Monday, September 17, 2012

Chinese Dragons, Mermaids, and Unicorns

It's fairly well known that the Western legends of dragons differ greatly from the Eastern mythology. Westerns dragons are evil fire-breathing monsters that tend to covet treasure and fair maidens; and are usually heroically killed. Eastern dragons are awe-inspiring, lucky protectors that can rule the clouds or the sea. However, without a doubt, both creatures are referred to as dragons. The differences that a cultural lens create have always been fascinating to me.

Because it is not only with dragons do the East and West have a common creature with conflicting mythologies.  There are mermaids. In the west, mermaids are beautiful, fish-tailed females that lure men to watery deaths.

In Chinese mythology, there is a famous mermaid and she, ironically, brought men to life. Nu-gua, a goddess with a fish tail, was bored  with the earth having only dumb beasts. So, with a lovely clean batch of mud she began to fashion little beings that looked like her--only giving them legs for fun. She was quite pleased with her little people but it took so long to make them and earth was so large and empty. So, to speed things up she took a rope and dipped it into a large batch of mud that was conveniently located (not that nice, and were three different colors of it, black, brown and yellow). This mud-covered rope she spun over her head, the drips and spatters of mud becoming new people.  These new people were, of course, not as well-formed and refined as Nu-gua's original batch but there were a lot of them. So Nu-gua had the people made from mud-drips into commoners and peasants while her hand-formed people became the aristocrats. Thus, the Chinese class system was formed! Not very politically-correct, but it is a contrast to the languid, lovelorn mermaids of the west.

Another same-but-different mythological creature is the unicorn. The Chinese unicorn or the qilin is a symbol of longevity and good omen, just like the Western unicorn. However, the qilin  has the skin of five colors and scales like a fish. It walks on water and its horn is fleshy, to signify that the qilin is an animal of peace--its horn could never be used as a weapon. Very different from the pure white unicorns that I drew on my notebooks in 7th grade!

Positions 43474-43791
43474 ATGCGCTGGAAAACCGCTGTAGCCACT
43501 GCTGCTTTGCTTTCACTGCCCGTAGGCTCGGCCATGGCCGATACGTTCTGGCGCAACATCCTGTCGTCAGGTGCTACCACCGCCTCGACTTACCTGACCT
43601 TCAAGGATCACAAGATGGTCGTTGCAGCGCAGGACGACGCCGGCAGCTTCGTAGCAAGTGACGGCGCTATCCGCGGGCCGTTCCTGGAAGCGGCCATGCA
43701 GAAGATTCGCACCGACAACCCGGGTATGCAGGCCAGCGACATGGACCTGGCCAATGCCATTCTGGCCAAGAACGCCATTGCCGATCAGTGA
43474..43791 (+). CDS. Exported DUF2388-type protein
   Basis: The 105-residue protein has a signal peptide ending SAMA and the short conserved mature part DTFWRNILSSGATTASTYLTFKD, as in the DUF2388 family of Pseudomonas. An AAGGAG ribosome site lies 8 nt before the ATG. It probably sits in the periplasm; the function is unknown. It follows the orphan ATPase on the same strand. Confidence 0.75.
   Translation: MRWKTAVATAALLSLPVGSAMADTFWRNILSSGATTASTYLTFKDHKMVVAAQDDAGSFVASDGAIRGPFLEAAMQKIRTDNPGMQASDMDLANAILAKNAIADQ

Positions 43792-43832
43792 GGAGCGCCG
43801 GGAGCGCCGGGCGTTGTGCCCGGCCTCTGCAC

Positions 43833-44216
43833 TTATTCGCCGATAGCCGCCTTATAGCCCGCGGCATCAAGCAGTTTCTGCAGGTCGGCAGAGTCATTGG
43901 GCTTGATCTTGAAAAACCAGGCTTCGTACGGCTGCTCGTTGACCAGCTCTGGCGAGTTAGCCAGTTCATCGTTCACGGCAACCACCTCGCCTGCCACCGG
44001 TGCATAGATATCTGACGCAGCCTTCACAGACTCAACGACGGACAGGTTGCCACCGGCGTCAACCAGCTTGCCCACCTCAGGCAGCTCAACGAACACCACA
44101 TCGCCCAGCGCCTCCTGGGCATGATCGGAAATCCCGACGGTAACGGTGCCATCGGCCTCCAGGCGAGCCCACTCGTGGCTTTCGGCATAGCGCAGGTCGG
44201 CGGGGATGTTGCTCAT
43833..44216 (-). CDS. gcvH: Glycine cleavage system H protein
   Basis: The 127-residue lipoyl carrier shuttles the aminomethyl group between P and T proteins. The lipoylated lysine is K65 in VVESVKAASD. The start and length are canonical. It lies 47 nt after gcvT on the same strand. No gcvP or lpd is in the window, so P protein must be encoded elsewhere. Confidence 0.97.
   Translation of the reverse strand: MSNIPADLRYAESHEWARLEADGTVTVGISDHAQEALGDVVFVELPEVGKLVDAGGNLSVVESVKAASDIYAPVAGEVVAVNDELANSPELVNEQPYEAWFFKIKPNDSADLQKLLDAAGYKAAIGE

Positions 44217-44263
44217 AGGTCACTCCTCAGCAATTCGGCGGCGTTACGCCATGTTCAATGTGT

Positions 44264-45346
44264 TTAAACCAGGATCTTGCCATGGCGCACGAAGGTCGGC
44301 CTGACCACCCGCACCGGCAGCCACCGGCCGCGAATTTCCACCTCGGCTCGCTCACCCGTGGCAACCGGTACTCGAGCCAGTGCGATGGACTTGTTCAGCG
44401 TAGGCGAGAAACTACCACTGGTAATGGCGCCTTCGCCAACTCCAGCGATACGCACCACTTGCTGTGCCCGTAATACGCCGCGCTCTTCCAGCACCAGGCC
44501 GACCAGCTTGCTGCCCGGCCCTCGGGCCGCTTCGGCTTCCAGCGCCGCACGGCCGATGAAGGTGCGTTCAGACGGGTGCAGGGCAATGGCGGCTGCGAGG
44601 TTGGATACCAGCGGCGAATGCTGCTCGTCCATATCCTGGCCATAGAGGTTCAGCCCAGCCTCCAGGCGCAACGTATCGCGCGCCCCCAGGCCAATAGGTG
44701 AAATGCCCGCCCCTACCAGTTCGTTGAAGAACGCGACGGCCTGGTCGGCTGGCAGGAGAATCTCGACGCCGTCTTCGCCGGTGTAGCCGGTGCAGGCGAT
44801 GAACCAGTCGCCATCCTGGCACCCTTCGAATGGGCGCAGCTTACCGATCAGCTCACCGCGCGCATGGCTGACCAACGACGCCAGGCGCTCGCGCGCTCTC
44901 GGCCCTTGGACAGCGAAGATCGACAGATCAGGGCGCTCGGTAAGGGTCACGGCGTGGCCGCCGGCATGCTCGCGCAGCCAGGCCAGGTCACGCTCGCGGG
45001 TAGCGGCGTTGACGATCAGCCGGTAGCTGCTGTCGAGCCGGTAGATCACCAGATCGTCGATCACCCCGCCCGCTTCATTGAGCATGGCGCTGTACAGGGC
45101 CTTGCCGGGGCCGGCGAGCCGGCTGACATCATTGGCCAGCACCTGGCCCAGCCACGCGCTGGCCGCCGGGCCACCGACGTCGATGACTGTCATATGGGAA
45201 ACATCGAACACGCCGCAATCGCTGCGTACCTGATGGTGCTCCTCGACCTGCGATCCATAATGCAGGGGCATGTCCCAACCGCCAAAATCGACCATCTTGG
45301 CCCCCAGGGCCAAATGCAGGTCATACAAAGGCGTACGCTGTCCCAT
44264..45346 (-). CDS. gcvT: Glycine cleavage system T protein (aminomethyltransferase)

Other then curiosity, why does this matter? Well, as authors, our jobs are to write stories with a fresh perspective. In all the stories of the world, they say there are only really two plots (hero goes on a journey or stranger comes to town). All the rest is texture and layers--so why not look at a different cultural fabric for inspiration? For all their differences,  the creatures are the same.

Grace Lin is the author and illustrator of picture books, early readers and middle grade novels. Grace's newest novel, STARRY RIVER OF THE SKY, a companion novel  to her 2010 Newbery Honor book WHERE THE MOUNTAIN MEETS THE MOON comes out in October! 


  1. I loved reading about Chinese mythology. Thank you Grace for a new perspective in these mythological creatures!

  2. I've always been in love with Chinese Dragons and eastern mythology! Ms. Lin's novel is definitely going on my shelf.

  3. Interesting post!!

  4. Great post! I know a little bit about Chinese dragons from reading stories and myths, and I've run into qilins while doing some research on Zheng He. But I'd never heard of Nu-gua before. As you say, she isn't exactly PC, but it's interesting to read about a mythological woman who is a creator, rather than a lovesick maiden.

  5. Love this post! And it is so fascinating to see how different the cultures portray mythological creatures!

  6. So interesting to see how the West and East portrays dragons and unicorns so differently. I love the mythology behind the Chinese dragons and unicorns better.


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